Early on there were "Plate Wars" between Peter Neff and Victor Griswold, with the famous E.H. Anthony photography house in New York City first selling Neff's melainotype plates. Griswold called his process "ferrotypes". These two competitors came into being at the same time, and although there was no patent on the making of the plates, there was on the coating. Griswold's "ferrotype" generally has a thinner plate.
Note of Interest: Early on, tintypes were cased in the same decorative cases as their predecessor, the ambrotype and daguerreotype. The only difference with the tintype is that they rarely have a piece of glass covering them for protection as the ambro and dag typically do. Generally, the case housing the tintype cost more than the actual image!
It is sometimes difficult to discern a tintype from ambrotype when both are found in cases, and if you are unable to remove them for a closer look. They both are dark in appearance and hard to delineate from each other. A good rule is that an ambrotype is generally thicker in the case, as it is made of glass and cased in glass. The daguerreotype photograph is the only antique photo that exhibits a mirror image, a good rule of thumb to remember when attempting to learn about these early images.
Basic Tintypes: These tough little iron photos were very rugged, and could easily be sent thru US Mail. Many itinerant traveling street photographers documented Civil War Soldiers in uniform to proudly send home. They served as quick portraits of American families to send on with their "boys" to war and vice versa. There were illustrious railroad car, horse drawn wagon and riverboat tintype gallery studios which traveled the American countryside. In addition, photos were taken at local town and city studios. Please see our wonderful advertising image of the W.H. Pearce's traveling Algonquin "Bon Ton" Tent above for an example. American tintypes cost less than a penny to produce, and became big business.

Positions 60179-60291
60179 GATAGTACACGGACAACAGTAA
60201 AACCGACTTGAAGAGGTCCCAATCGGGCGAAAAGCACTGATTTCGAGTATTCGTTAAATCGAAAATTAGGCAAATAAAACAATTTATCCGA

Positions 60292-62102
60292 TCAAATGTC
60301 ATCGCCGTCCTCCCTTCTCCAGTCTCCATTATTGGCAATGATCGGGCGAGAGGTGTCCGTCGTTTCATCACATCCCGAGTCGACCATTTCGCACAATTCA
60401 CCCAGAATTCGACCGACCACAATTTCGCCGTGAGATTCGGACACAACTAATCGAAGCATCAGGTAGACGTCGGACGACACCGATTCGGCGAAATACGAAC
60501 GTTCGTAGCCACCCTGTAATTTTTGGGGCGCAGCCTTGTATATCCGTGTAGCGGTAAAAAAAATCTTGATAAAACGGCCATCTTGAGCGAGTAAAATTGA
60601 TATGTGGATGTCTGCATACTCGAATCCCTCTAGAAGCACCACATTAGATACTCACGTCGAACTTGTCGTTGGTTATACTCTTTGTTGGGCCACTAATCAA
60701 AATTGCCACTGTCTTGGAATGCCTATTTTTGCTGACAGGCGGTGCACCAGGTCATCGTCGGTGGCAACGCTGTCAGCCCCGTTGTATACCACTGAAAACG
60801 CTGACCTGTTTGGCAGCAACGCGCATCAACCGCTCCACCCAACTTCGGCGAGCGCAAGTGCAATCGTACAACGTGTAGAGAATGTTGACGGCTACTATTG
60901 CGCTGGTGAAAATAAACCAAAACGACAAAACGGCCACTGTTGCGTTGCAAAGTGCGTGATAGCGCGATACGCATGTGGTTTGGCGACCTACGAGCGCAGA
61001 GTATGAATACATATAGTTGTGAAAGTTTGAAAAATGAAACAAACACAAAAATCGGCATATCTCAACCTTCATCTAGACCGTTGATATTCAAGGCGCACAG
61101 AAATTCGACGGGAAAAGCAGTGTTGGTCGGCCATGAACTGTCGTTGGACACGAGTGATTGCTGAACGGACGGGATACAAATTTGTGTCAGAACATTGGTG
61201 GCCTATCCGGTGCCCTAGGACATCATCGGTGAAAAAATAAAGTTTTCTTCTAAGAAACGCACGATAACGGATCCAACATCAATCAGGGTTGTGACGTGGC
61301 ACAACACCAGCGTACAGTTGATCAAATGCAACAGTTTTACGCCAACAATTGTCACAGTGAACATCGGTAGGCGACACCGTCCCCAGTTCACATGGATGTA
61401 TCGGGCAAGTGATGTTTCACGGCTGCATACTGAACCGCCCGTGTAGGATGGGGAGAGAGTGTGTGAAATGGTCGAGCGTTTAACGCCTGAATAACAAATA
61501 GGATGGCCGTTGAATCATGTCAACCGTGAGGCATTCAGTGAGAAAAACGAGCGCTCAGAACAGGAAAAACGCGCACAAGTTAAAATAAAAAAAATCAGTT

1865 Dated and Canceled Revenue Stamp found on reverse of Civil War era tintype photograph. The photographer would mark or date it, this "cancelling" it in some fashion.
"Revenue stamps" were placed on the back of tintypes and CDV's produced during the Civil War to finance the war cause. The Wartime Retail Tax Act, which ran from Sept 1864-66, is a wonderful tool for dating old photographs. Congress passed this law to help fund the Union War effort, and wisely chose the new rage of photography to do so. With so many young soldiers away from sweethearts, family and home for the first time, photography was a means of connection on both ends. The new CDV and tintype photos were easily carried in bibles, breast pockets and card cases without breakage, which was so evident in the previous ambrotype and daguerreotype images which were encased in glass. Tax duties were collected on images in the US from 1864 -1866.
Starting around mid-war in 1862, the Wing Multiplying camera was invented, and became the most popular camera used by photographers of the day. It allowed for multiple identical images to appear on one plate. With the ability to now sell several copies of one image, the process quickly became a lesson in mass production.
Tintypes were quick to produce, so that a customer would receive their photograph immediately. The photographer would prepare, shoot the image, quickly develop it, tint the cheeks, cover it with varnish, and hand to the waiting customer. This was done quickly, easily and cheaply. After the Civil War, plate manufacturing primarily moved from Ohio to New Jersey, New York and then Worcester, Massachusetts.